For years I have been out here trying to persuade beautiful black women to be proud of their individualities. They have unique qualities which usually include a dark-brown pigmented melanin and hair, black and nappy with untamed edges, but many (both men and women) prefer the enhanced beauty attributed to makeup.
Makeup in my opinion is exactly what it suggests; the work of man that adds to or removes from what God has seen as ‘very good’ in Genesis 1:31. I would like you to imagine yourself as an exclusive frame made in God’s image that says, ‘I am not good enough’. Excessive makeup is an indirect curse to the picture perfect beauty of the image of God.
However, my disclaimer is that I am not a beautician. In fact, I am just a man with a deep appreciation for naturally beautiful women.
On Sunday, November 26, 2017, Davina Bennett, Miss Universe Jamaica 2017 showed the world how to be black and beautiful all in one; aligning herself perfectly with the name of a song done by our very own Jamaican recording artist Chronixx entitled ‘Black is Beautiful’. I believe that Davina has not yet realized the magnitude of her actions, how she bravely exhibited beauty in a fashion that is foreign to the Miss Universe stage and to a very large portion of the world.
For decades, perhaps for centuries, beauty has been defined by everything but being innately black. Like fashion, the concept of beauty is dynamic and is susceptible very often to changes. One moment summer dresses are in, then the other its shorts that everybody is wearing. However, unlike other racial identities, being black has not been given its fair share of the beauty rotation, simply because ‘they never told us that black is beautiful’. And even if lips have uttered it, their actions have wandered afar off, hence advocating otherwise.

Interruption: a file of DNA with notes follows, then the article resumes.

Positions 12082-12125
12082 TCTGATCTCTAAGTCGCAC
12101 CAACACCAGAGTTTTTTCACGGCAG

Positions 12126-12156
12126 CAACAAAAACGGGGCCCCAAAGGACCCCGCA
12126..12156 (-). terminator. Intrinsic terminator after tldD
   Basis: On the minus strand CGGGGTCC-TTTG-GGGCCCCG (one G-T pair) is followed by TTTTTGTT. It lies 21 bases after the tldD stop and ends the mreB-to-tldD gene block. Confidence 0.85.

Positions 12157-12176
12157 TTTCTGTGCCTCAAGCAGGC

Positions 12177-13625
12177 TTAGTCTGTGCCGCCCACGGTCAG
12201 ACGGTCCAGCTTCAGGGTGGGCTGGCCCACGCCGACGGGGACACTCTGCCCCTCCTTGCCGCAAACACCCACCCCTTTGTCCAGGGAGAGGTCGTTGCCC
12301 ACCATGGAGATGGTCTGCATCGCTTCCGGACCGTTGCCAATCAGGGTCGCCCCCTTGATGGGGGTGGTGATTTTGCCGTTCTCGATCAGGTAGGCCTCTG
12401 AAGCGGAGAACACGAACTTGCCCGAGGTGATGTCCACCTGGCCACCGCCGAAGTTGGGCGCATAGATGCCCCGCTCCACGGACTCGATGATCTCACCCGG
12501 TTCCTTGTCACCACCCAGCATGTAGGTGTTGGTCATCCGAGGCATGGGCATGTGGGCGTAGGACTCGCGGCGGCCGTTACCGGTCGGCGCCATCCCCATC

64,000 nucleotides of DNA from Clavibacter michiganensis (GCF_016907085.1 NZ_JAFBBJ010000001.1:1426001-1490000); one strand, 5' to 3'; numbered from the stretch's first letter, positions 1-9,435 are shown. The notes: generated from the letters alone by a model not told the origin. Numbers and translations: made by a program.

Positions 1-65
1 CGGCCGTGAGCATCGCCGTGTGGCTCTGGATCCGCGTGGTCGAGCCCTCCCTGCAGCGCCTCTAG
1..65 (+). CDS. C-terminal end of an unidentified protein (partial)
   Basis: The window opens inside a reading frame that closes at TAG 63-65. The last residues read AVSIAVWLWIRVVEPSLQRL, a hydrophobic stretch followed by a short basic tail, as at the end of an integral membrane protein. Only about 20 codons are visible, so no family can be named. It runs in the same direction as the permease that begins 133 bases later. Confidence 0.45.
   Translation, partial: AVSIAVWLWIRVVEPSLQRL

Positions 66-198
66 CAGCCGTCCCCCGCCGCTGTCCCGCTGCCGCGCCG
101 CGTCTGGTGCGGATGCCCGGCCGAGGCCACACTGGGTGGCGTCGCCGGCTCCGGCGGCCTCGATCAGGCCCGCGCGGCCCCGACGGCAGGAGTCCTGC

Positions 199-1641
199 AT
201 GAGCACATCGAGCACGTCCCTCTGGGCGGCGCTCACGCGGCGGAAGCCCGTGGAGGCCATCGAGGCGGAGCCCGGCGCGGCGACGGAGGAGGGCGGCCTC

Of the ninety-two (92) contestants that participated in the highly praised Miss Universe competition, Davina Bennett outshone her counterparts with flamboyant attires and thick afro-styled hair that was far from the cookie-cutter appearance we are used to on that and such like platforms. At first, I pondered on how she planned to fit the universe’s most coveted crown on a head with that much untamed hair, but after she was placed 3rd (2nd runner-up) to winner Demi-Leigh Nel-Peters of South Africa, it was made clear to me that a shimmering, fragile crown would have spoiled the glory of the crown she already wore, her hair.
But if a woman has long hair, it is a glory to her: for her hair is given her for a covering.
(1 Corinthians 11:15)
And even though Miss South Africa won the Miss Universe title, Davina Bennett was crowned Queen. Not with a crown fashioned by the hands of men, but with a crown she was born with and given to her by God. Davina has won the hearts of many communities worldwide, but most notably the ‘proud to be black’ community is beaming with pride.
Many will advocate for black equity, but display black inferiority; rejecting everything that spells black nativity, while cleaving to all things foreign. But I am thankful that Queen Davina Bennett went through with the decision to represent a scheme that is much more widespread than the diaspora of Jamaica. She represented a world of self-awareness, self-pride and black people paradise.
So from the uncharted depths of my heart, I will like to say this;
Thank you. Thank you. Thank you, ‘Queen’ Davina Bennett for being a humanitarian and a proud black Jamaican woman.